In his series Mexico Surreal, Quebec photographer Benoit Paillé experiments with just coloured gels and flash to produce the most eclectic documentation of the country and its people, as well as the exploitation of mass tourism.
Avoiding extensive digital retouching, and using only Lightroom for development – Benoit's editing facilities are limited due to his current living situation – he's spent the past three years being on the road, living in a small camper van that's wired with its own solar panel.
In 2013, he chose to transform his life in an attempt to transform his art. It was a radical decision, but one that since has offered plenty of opportunities to be creative. Travelling to places that interest him the most, Benoit likes to settle himself in countryside or city locations – that's whether he's by the sea or stuck in the middle of an industrial district or strange parking lot – and document what he sees.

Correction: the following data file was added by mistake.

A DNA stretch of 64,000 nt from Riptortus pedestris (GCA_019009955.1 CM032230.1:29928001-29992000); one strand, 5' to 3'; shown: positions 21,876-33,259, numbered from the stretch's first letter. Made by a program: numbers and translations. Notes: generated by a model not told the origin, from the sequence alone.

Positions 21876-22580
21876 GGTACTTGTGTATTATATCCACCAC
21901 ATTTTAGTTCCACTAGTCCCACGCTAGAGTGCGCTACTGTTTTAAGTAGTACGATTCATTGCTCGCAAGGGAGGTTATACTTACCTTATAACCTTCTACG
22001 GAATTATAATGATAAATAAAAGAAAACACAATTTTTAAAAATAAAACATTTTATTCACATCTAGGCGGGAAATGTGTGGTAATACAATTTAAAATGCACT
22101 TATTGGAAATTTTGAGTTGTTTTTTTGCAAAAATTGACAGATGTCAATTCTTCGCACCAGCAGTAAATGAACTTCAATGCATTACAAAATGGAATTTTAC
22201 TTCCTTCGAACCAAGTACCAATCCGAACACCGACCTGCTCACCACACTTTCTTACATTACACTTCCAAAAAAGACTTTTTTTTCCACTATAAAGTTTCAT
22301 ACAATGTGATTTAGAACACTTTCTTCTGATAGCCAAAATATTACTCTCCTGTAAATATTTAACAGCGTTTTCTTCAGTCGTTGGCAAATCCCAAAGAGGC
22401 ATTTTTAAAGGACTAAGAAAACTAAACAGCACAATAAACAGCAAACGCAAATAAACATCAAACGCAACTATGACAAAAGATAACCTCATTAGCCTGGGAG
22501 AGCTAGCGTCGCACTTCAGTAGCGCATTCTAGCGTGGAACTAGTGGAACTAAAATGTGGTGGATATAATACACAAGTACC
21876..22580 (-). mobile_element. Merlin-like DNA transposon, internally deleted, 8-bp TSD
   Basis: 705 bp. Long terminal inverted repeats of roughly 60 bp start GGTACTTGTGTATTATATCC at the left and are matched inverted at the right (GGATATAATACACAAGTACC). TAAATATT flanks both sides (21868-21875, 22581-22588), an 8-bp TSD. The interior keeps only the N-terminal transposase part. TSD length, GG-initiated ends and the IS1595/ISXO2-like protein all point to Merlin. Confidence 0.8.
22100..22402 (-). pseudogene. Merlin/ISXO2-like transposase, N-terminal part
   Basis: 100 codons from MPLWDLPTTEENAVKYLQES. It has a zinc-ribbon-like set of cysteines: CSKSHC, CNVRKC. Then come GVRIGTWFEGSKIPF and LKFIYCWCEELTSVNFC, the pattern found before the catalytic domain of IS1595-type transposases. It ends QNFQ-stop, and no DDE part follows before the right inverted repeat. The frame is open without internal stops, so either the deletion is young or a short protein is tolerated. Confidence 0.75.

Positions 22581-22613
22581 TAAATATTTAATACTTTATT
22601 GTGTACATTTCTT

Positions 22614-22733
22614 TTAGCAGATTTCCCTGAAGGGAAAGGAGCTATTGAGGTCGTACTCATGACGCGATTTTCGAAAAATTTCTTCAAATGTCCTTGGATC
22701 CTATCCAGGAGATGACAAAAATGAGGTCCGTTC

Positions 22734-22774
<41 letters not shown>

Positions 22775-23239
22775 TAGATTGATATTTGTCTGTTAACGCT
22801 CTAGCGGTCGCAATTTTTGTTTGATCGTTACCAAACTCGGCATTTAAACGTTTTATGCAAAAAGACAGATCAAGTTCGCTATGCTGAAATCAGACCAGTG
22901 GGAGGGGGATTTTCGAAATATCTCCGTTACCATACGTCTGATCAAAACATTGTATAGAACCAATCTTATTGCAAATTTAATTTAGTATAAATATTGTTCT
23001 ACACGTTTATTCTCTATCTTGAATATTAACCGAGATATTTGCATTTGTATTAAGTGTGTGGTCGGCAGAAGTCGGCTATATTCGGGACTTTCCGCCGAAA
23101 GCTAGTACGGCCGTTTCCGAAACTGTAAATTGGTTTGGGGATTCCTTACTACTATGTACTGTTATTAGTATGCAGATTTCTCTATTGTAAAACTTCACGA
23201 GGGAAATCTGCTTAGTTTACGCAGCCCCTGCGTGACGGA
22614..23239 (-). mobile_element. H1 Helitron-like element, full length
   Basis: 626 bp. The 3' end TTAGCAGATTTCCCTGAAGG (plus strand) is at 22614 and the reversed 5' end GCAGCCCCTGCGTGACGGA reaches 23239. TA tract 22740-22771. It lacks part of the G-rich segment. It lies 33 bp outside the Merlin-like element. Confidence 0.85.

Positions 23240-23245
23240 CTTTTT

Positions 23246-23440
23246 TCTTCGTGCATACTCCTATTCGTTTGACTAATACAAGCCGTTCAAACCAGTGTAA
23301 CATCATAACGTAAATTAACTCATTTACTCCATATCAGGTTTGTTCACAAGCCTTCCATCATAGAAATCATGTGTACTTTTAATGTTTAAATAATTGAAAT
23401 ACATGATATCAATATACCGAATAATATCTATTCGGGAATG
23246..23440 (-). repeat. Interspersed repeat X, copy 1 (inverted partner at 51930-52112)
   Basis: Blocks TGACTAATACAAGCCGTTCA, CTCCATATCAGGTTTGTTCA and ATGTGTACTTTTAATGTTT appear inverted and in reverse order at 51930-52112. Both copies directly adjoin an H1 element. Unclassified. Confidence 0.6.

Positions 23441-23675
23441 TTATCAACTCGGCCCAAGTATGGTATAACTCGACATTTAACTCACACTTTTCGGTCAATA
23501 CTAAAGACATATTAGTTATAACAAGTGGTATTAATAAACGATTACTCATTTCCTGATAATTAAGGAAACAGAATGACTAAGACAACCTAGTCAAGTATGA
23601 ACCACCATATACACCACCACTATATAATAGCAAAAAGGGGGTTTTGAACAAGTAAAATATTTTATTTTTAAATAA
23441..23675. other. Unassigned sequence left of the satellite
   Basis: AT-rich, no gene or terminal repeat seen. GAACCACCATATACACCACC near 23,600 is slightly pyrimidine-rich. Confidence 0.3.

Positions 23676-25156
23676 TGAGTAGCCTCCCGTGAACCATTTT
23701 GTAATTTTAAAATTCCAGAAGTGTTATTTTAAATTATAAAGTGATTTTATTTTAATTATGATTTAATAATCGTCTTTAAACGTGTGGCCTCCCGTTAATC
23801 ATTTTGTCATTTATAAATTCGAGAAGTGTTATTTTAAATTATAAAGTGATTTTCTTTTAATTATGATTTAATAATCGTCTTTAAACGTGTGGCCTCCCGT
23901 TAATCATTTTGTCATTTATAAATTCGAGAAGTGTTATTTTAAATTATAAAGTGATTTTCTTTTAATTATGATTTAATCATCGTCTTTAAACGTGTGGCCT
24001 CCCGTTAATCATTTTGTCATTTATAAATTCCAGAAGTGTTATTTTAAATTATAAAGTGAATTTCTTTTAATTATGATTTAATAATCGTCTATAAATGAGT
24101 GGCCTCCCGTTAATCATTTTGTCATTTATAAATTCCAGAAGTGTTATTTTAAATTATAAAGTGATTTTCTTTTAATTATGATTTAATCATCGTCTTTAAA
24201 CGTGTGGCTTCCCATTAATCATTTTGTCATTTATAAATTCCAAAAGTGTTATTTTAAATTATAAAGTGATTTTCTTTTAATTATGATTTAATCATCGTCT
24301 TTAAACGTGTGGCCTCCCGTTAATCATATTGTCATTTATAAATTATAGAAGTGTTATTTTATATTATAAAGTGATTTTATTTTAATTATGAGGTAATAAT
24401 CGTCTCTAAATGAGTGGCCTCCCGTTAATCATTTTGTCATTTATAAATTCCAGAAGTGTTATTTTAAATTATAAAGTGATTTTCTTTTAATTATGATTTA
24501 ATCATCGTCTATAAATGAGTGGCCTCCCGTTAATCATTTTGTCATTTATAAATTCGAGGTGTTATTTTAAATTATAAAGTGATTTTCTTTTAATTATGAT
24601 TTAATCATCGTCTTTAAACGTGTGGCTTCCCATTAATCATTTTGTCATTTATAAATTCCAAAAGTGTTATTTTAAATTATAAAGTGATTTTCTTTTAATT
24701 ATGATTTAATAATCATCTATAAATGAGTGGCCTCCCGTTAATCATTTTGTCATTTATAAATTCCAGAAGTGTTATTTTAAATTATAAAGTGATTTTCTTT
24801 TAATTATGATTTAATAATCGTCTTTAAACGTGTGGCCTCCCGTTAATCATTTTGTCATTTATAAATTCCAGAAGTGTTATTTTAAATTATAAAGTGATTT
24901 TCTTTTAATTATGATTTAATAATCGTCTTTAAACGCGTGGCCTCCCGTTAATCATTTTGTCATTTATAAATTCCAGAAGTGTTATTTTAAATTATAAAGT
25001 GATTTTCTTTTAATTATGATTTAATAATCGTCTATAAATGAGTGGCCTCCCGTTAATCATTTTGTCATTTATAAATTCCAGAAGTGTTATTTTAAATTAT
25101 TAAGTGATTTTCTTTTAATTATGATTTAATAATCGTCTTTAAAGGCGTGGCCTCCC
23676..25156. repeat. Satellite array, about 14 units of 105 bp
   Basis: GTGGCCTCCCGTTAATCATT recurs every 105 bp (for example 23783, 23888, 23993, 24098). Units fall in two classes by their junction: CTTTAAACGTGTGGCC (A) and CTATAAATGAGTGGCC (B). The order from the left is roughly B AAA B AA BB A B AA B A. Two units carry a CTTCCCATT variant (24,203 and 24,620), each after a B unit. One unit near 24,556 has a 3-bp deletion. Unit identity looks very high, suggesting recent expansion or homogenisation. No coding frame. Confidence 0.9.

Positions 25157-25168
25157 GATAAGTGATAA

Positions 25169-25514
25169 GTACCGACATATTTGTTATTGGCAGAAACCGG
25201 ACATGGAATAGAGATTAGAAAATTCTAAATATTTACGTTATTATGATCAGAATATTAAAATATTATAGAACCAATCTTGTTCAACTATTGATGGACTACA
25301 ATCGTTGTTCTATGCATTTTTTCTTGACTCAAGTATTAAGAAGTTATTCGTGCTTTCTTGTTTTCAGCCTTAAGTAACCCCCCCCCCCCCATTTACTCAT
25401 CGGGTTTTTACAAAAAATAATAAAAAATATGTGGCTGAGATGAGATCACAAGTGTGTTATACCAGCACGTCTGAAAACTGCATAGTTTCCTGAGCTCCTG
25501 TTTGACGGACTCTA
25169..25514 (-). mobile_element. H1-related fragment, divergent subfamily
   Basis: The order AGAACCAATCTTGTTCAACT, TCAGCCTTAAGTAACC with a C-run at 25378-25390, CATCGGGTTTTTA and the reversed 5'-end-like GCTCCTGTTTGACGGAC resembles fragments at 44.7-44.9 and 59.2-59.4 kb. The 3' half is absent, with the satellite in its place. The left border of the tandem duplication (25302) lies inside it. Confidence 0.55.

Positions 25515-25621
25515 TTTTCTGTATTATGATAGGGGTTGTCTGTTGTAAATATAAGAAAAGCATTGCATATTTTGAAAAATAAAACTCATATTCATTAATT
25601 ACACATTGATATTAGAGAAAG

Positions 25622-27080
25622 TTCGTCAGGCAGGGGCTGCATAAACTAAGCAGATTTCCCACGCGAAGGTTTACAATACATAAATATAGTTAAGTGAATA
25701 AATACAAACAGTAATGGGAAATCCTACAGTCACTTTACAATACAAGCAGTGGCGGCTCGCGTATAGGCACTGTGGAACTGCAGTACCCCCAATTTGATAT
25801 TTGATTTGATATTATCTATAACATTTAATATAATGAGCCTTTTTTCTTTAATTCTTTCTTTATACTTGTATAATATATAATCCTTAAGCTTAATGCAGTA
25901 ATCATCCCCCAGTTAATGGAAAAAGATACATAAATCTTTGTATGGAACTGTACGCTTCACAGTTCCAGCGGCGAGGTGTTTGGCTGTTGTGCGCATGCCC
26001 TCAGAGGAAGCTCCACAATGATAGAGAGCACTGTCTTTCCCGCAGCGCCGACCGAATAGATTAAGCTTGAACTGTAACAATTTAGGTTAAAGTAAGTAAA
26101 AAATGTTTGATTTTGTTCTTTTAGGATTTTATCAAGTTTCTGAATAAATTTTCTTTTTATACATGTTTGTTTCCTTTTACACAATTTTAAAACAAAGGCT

He explains: "All the pictures I take are not set-up, they are spontaneous using the real flash effect and people on site. My subjects remains mostly strangers or friends that I often juxtapose to a cheesy panorama with a powerful immersive aesthetic."
To discover more, visit www.benoitp.com.
Via Behance | All images courtesy of Benoit Paillé